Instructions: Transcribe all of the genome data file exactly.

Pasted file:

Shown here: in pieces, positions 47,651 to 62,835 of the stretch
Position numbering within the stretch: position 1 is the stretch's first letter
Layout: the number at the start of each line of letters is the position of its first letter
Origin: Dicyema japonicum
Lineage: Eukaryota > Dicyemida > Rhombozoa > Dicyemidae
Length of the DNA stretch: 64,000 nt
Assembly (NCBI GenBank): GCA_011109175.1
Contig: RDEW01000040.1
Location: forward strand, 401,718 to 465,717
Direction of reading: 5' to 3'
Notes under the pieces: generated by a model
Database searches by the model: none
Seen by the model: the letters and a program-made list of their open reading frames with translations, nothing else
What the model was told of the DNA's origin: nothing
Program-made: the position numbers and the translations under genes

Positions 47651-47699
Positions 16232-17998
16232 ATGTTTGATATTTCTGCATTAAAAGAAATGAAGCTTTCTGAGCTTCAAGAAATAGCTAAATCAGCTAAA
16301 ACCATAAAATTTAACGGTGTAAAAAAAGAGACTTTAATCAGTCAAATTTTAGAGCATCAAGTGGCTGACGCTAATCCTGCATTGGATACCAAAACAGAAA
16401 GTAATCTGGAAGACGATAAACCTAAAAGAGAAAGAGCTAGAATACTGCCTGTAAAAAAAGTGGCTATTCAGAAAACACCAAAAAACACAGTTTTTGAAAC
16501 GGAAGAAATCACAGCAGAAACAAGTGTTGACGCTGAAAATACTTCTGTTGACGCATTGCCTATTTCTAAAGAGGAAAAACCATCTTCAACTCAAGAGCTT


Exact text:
Shown here: in pieces, positions 47,651 to 62,835 of the stretch
Position numbering within the stretch: position 1 is the stretch's first letter
Layout: the number at the start of each line of letters is the position of its first letter
Origin: Dicyema japonicum
Lineage: Eukaryota > Dicyemida > Rhombozoa > Dicyemidae
Length of the DNA stretch: 64,000 nt
Assembly (NCBI GenBank): GCA_011109175.1
Contig: RDEW01000040.1
Location: forward strand, 401,718 to 465,717
Direction of reading: 5' to 3'
Notes under the pieces: generated by a model
Database searches by the model: none
Seen by the model: the letters and a program-made list of their open reading frames with translations, nothing else
What the model was told of the DNA's origin: nothing
Program-made: the position numbers and the translations under genes

Positions 47651-47699
Positions 16232-17998
16232 ATGTTTGATATTTCTGCATTAAAAGAAATGAAGCTTTCTGAGCTTCAAGAAATAGCTAAATCAGCTAAA
16301 ACCATAAAATTTAACGGTGTAAAAAAAGAGACTTTAATCAGTCAAATTTTAGAGCATCAAGTGGCTGACGCTAATCCTGCATTGGATACCAAAACAGAAA
16401 GTAATCTGGAAGACGATAAACCTAAAAGAGAAAGAGCTAGAATACTGCCTGTAAAAAAAGTGGCTATTCAGAAAACACCAAAAAACACAGTTTTTGAAAC
16501 GGAAGAAATCACAGCAGAAACAAGTGTTGACGCTGAAAATACTTCTGTTGACGCATTGCCTATTTCTAAAGAGGAAAAACCATCTTCAACTCAAGAGCTT